POSTAL #39143C Postal Protection Leader's Dagger - Paul Weyersberg
The derby-shaped pommel has no hits around the upper edges and the vaulted equator-like center area is also entirely crisp. The crossguard/ferrule mount has the eagle head built into the fitting. The bird's eye area appears hand-enhanced and the bird's beak ends are still sharp. The lower center-block area of both sides has the applied round medallion containing a black enamel swastika. The enamel is perfect throughout both swastikas.
The crossguard arms end with opposite up and down curves on each end and the center area arms are line decorated. Beneath the left crossguard is the accountability number stamping, "1615" and on the other lower quillon is the Postal property stamping, "DRP".
The ebony grip is bulbous in the center and tapers toward both ends. It shows a couple of modest carrying signs, but they are negligible; there are no real faults in this fine grip.
Wrapped about the grip is a 42cm aluminum portepee. This knot appears original to this piece - not all Postal dagger wearers had the orange-decorated portepee. The knot is tied with a single loop at the top and an intricate double looping at the lower. The knot shows modest wear only and no fraying.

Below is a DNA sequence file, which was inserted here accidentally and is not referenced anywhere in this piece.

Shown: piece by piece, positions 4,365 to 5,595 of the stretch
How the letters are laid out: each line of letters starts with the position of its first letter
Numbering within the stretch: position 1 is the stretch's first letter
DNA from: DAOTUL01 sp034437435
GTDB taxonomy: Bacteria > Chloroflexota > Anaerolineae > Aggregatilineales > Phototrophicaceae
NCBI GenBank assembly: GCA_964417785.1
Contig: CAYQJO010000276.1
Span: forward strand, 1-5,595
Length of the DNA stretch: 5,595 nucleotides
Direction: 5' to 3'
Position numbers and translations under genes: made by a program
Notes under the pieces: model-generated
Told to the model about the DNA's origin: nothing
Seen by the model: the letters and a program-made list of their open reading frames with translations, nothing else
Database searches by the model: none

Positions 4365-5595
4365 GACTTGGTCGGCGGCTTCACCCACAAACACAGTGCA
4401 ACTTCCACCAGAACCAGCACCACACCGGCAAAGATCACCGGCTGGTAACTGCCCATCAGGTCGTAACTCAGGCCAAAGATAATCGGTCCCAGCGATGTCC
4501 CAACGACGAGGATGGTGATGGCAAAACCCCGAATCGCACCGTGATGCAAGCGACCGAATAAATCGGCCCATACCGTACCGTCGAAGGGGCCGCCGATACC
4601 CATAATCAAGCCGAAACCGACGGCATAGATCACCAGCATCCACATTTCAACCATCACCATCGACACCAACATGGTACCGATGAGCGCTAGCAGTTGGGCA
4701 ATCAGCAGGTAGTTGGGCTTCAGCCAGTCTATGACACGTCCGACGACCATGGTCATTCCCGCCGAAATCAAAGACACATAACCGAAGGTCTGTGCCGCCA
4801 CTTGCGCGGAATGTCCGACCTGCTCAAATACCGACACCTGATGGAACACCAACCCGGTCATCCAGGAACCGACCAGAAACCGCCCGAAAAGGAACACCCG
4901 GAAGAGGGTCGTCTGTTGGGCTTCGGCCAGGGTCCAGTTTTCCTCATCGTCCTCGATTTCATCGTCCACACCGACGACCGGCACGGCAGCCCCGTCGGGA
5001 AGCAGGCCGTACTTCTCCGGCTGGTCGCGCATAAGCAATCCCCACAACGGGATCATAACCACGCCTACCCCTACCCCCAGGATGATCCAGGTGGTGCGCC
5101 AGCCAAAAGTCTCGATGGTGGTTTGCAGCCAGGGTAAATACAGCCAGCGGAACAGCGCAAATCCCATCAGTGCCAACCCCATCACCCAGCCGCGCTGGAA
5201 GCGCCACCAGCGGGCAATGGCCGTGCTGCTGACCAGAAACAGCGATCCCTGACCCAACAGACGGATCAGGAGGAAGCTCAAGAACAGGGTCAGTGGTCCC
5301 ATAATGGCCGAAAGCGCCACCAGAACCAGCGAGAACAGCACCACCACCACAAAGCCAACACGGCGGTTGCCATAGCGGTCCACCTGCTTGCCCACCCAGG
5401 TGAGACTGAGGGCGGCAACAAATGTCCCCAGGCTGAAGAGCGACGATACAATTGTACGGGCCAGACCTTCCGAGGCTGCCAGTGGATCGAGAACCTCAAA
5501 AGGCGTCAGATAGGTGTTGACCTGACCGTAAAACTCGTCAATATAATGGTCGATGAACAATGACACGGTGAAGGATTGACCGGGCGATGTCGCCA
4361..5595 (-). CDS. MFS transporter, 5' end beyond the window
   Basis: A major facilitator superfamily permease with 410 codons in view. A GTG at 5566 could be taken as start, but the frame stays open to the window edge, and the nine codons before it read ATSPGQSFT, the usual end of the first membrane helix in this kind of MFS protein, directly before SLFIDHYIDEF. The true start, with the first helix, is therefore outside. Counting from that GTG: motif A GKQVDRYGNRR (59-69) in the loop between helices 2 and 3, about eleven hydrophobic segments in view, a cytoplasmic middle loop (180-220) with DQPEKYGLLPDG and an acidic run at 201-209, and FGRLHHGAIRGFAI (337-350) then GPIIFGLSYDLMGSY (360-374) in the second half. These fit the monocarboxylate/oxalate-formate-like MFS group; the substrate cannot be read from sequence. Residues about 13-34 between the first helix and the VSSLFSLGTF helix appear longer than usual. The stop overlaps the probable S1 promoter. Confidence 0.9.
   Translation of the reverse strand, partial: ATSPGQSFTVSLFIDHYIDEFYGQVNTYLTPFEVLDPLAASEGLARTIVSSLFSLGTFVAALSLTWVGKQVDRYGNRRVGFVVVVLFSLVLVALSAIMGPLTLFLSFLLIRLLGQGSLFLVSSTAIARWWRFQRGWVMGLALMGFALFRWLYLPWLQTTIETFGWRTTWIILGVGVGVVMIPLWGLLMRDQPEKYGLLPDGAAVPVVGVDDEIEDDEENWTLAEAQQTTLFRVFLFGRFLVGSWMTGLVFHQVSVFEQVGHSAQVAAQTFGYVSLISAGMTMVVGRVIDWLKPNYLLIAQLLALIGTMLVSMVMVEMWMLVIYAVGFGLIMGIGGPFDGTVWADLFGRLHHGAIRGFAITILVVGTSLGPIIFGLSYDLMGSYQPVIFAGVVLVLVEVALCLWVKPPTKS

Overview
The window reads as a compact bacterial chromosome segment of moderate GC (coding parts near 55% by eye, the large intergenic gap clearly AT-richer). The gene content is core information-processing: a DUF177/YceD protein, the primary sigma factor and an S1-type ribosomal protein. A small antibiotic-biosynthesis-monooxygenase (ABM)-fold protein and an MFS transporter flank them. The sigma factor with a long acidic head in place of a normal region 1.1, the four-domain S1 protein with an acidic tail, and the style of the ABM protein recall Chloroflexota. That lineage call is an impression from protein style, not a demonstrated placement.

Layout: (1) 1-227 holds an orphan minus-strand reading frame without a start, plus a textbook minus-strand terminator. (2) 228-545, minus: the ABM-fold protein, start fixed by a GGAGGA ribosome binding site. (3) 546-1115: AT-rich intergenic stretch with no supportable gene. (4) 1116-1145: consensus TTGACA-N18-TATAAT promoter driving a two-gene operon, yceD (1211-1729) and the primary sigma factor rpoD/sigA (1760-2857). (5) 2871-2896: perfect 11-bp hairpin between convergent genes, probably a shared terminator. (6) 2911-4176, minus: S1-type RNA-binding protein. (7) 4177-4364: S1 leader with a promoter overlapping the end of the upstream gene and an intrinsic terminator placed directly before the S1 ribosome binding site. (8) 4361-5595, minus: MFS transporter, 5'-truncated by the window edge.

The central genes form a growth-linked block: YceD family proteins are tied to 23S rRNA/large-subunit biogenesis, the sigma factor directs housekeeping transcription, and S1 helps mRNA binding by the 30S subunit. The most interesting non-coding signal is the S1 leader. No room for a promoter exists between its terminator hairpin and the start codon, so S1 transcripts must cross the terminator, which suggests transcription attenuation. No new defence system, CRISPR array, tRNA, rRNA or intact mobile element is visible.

The scabbard shell is straight as an arrow. The original black paint is incredible, being 99.9% and retaining its original shine to the surfaces. Really fine scabbard paint here. The three nickel scabbard mounts are also in pristine condition, each being retained by unturned flat head side screws. Attached to the two upper hanging rings is the Postal chain. This chain has retained 100% of its plating, exactly matching the scabbard mounts. There are nine upper and twelve lower ringlets. They are attached to the dagger rings with matching nickel tabs. The snap clip is the type marked, "DRGM" on the reverse. Amazingly, even the clip has all of its plating; it is rare to see as these clips were a pot metal base and did not retain the plating well.
The blade is the best. It is completely stone cold mint throughout, having 100% factory grain. You will not see a better blade. The reverse ricasso is etched with the double ovals containing the name and location of the only firm that produced the Postal dagger, "Paul Weyersberg/ Solingen" In the center of the oval is a downward-pointing sword placed between two wheat shafts. The black leather washer is new-like and is firmly in place protecting this beautiful blade.
The German Postal authority was run by Himmler and the SS. The Postal authority was in charge of all communications which extended to the press, telephones, telegraph, radio and even the new media of television. The size and importance of the organization caused Himmler to remove the postmaster-general and include the organization within the web of the SS. These daggers were strictly controlled, thus the stamping of the organization's initials and an assigned control number on the cross guard. So, the ownership of a fine Postal dagger can be compared to that of its contemporary, a choice SS dagger. This one is very, very desirable.